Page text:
Class I’s announce 2016 first quarter financial results
CSX Corporation announced declining financial results for the first quarter 2016. Net earnings for the railroad decreased to $356 million or $0.37 per share, down from first quarter 2015 reported net earnings of $442 million or $0.45 per share.
“As we managed through the impact of the continued coal decline and other market forces during the first quarter, CSX took aggressive actions to improve efficiency, reduce costs and streamline resources across the network to further reshape the company,” CEO Michael J. Ward said.
Revenue for the quarter declined 14 percent, reflecting a lower fuel recovery, a 5 percent volume decline and a $95 million year-over-year decline in other revenue. Expenses also decreased by 12 percent, driven by efficiency gains of $133 million and lower volume-related costs of $64 million. CSX reported a decrease to operating income of $139 million to $704 million. At the same time, the operating ratio increased 90 basis points year-over-year to 73.1 percent.
“While CSX delivered strong efficiency gains in the first quarter, we continue to expect full-year earnings per share to decline in 2016 as a result of ongoing coal headwinds combined with other market fundamentals. At the same time, CSX remains focused on meeting and exceeding customer expectations while driving further efficiency savings to maximize shareholder value and achieve a mid-60s operating ratio longer term.”
Operating ratio is a railroad’s operating expenses expressed as a percentage of operating revenue, and is considered by economists to be the basic measure of carrier profitability. The lower the operating ratio, the more efficient the railroad.
In a press release April 19, Kansas City Southern (KCS) released their first quarter 2016 financial results.
Revenue decreased by 7 percent to $563 million. Operating income increased 5 percent to $188 million. Carload volumes for the quarter were 5 percent lower than in the first quarter 2015. Revenue declined 1 percent.
Operating expenses decreased by 12 percent to $375 million. Operating ratio came in at 66.6 percent, a 2.3 point improvement as compared with the reported 70.5 percent of the first quarter 2015. Diluted earnings per share were $0.99. Adjusted diluted earnings per share were $1.03.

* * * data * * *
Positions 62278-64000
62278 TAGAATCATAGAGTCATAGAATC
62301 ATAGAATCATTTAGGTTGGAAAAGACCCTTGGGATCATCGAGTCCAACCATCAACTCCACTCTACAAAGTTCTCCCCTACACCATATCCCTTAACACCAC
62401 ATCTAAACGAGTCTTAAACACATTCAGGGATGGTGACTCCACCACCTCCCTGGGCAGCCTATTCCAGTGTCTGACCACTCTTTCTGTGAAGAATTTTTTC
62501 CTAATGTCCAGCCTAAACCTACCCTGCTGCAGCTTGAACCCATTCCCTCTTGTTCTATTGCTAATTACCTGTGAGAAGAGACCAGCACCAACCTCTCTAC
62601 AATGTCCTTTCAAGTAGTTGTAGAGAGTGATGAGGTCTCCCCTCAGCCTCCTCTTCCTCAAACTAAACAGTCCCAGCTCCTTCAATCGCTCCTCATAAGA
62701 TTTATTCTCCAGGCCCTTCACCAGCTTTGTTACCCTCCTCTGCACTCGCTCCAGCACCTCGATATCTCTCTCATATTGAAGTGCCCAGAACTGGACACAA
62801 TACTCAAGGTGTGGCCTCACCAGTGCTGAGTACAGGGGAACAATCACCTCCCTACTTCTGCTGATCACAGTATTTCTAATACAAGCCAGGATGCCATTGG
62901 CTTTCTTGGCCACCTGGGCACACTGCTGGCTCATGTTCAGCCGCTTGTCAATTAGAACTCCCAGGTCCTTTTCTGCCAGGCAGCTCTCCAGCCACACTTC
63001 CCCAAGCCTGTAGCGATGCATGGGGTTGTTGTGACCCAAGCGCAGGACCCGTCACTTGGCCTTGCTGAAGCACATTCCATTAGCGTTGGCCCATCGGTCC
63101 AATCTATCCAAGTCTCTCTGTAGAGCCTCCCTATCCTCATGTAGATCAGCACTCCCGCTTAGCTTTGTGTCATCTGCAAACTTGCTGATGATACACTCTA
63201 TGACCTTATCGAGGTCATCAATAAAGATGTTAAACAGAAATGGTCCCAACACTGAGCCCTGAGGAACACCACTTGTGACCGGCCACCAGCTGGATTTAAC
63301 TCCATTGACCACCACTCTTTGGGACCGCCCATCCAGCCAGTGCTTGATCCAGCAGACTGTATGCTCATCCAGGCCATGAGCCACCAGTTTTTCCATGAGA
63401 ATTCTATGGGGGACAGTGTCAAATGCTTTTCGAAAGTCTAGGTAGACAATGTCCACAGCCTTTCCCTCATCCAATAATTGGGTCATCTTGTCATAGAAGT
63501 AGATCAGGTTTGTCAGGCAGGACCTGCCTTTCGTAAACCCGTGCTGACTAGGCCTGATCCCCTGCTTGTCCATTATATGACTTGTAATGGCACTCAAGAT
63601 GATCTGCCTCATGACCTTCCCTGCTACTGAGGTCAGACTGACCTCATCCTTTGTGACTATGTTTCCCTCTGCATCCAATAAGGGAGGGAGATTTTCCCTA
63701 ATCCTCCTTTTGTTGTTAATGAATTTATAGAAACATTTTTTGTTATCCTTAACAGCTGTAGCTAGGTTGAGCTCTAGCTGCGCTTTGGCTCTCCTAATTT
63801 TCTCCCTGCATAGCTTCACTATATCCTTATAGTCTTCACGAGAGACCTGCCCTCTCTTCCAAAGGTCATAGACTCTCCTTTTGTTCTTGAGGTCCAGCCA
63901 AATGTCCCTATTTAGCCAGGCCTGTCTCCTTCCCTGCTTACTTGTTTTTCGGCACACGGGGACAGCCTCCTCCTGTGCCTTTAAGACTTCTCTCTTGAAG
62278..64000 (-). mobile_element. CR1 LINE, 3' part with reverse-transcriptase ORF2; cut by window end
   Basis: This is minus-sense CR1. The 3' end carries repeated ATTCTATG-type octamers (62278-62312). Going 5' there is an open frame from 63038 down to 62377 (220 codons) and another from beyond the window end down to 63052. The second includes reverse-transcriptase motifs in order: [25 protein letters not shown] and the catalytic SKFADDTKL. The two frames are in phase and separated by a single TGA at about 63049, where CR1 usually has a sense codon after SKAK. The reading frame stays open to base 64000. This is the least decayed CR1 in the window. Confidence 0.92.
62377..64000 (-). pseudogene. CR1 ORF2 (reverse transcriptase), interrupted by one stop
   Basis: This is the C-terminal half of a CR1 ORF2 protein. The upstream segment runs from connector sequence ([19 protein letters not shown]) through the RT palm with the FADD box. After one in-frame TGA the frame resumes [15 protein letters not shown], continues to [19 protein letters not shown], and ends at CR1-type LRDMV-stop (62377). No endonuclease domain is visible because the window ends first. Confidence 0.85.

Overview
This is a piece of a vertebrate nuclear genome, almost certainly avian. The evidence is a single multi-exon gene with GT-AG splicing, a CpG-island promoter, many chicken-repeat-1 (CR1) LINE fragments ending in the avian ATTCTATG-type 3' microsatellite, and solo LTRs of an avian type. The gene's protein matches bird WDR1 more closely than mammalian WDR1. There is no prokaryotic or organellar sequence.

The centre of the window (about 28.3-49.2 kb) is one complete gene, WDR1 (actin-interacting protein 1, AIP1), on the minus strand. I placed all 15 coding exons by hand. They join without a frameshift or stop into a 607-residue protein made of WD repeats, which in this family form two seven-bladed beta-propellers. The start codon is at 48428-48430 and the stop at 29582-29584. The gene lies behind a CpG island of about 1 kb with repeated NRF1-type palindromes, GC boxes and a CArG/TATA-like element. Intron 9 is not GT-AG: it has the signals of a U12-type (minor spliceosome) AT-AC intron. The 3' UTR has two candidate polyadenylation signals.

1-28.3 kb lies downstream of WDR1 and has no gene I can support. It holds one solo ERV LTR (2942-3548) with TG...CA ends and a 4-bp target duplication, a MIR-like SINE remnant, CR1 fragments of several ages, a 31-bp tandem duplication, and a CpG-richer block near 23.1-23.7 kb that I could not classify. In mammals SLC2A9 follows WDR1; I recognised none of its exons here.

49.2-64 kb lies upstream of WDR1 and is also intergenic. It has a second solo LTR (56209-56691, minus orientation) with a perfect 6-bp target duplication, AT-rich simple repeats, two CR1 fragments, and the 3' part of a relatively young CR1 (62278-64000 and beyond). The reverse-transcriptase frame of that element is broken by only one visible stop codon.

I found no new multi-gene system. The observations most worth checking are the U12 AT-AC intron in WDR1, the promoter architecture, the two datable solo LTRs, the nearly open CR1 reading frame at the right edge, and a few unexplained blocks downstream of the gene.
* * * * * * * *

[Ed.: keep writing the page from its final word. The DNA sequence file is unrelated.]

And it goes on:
“Despite flooding that shut down key portions of our U.S. rail network for over three weeks, KCS delivered solid earnings and operating results,” said CEO David L. Starling. “That we overcame this very significant challenge while simultaneously scaling costs across the network clearly demonstrates KCS’ ability to react quickly to rapid and unexpected changes to its operating environment.”
Canadian Pacific Railway (CP) announced its lowest-ever first quarter operating ratio of 58.9 percent and diluted earnings per share of C$3.51 (an 83 percent increase from C$1.92) or adjusted diluted earnings per share of C$2.50 (an 11 percent increase from C$2.26) for the first quarter 2016. CP reports that their operating ratio improved 430 basis points year-over-year and for a third straight quarter was below 60 percent. At 58.9 percent, operating ratio is the lowest-ever when compared to adjusted operating ratios in previous quarters, CP said.
“The precision railroading model works in all economic environments,” said CP CEO E. Hunter Harrison. “Despite weakness in the economy and volume headwinds, we focused on what we can control – our costs and our commitment to providing reliable service – and delivered a record performance.”
Revenues for the railroad were down 4 percent to C$1.59 billion from 2015’s first quarter revenues of C$1.67 billion. Operating income increased 7 percent to C$653 million from C$612 million. Net income rose 69 percent to C$540 million from C$320 million. Adjusted income was up 2 percent to C$384 million from the reported C$375 million of the first quarter last year.